- The Washington Times - Monday, December 23, 2013


Former Rep. Artur Davis, a Democrat-turned-Republican who used to represent Alabama in Congress and now calls Northern Virginia home, announced he will not run for the seat of retiring Rep. Frank Wolf, Virginia Republican.
Mr. Davis said in a statement first reported by the Gannett news service that a year ago, his “plan and ambition” was, in fact, to run for Mr. Wolf’s seat when the longtime congressman retired but that “a year is a long time to reflect.”
He said in making the decision, he’s decided to focus on the reasons he entered politics: bringing communities together and being a “constructive voice” on issues like education and poverty.
“[C]ampaigns can’t be about wishful thinking,” he said in a statement, according to Gannett. “I know full well that the national political climate is too polarized and ideological to make Congress the forum to achieve the values that drew me into politics in the first place. I also know that in the current environment, the process of competing for a partisan nomination wouldn’t exactly allow me to run a campaign focused on building common ground.”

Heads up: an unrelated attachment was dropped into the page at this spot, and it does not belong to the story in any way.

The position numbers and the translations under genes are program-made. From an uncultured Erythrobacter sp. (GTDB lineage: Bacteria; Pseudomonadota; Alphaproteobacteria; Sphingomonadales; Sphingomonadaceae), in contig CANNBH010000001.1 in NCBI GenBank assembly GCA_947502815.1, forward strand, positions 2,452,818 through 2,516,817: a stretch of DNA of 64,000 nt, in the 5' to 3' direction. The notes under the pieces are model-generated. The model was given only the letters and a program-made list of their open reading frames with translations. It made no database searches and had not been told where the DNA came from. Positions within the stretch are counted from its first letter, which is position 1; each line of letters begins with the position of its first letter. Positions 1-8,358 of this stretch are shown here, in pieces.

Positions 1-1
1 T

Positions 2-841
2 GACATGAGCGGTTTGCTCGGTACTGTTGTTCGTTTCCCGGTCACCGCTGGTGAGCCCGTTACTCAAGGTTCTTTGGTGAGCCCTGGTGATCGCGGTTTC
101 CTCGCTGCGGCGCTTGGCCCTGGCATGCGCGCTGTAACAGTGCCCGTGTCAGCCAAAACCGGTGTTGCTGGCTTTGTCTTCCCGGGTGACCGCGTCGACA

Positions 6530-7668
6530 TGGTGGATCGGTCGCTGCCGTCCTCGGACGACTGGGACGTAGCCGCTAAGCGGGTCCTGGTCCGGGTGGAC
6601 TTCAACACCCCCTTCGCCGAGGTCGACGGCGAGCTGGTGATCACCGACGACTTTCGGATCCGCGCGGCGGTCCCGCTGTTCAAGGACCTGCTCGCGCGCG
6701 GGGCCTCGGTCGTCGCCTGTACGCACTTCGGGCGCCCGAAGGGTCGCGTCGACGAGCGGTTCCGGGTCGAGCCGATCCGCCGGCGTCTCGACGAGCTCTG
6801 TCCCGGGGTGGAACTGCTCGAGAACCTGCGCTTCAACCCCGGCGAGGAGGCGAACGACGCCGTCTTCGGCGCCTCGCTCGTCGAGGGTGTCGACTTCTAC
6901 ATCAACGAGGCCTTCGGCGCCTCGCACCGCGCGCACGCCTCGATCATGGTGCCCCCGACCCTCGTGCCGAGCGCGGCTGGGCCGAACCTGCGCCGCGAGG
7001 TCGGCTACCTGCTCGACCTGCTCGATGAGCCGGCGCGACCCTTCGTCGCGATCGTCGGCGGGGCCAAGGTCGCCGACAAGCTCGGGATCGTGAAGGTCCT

Other Republican names that have been mentioned as possibilities to jump into the race are state Del. Barbara Comstock, state Sen. Dick Black and businessman Keith Fimian, who narrowly lost to Democratic Rep. Gerry Connolly in 2010.
On the Democratic side, Fairfax County Supervisor John Foust of Dranesville is considered the frontrunner for the party’s nomination.
Virginia’s 10th Congressional District, which has gradually moved north and west over the course of Mr. Wolf’s three decades in Congress, includes all or part of Clarke, Fairfax, Frederick, Loudoun, and Prince William counties and the cities of Manassas, Manassas Park, and Winchester. Given Democratic gains in recent years in the state, forecasters say it could be one of the most competitive House races of the 2014 cycle.


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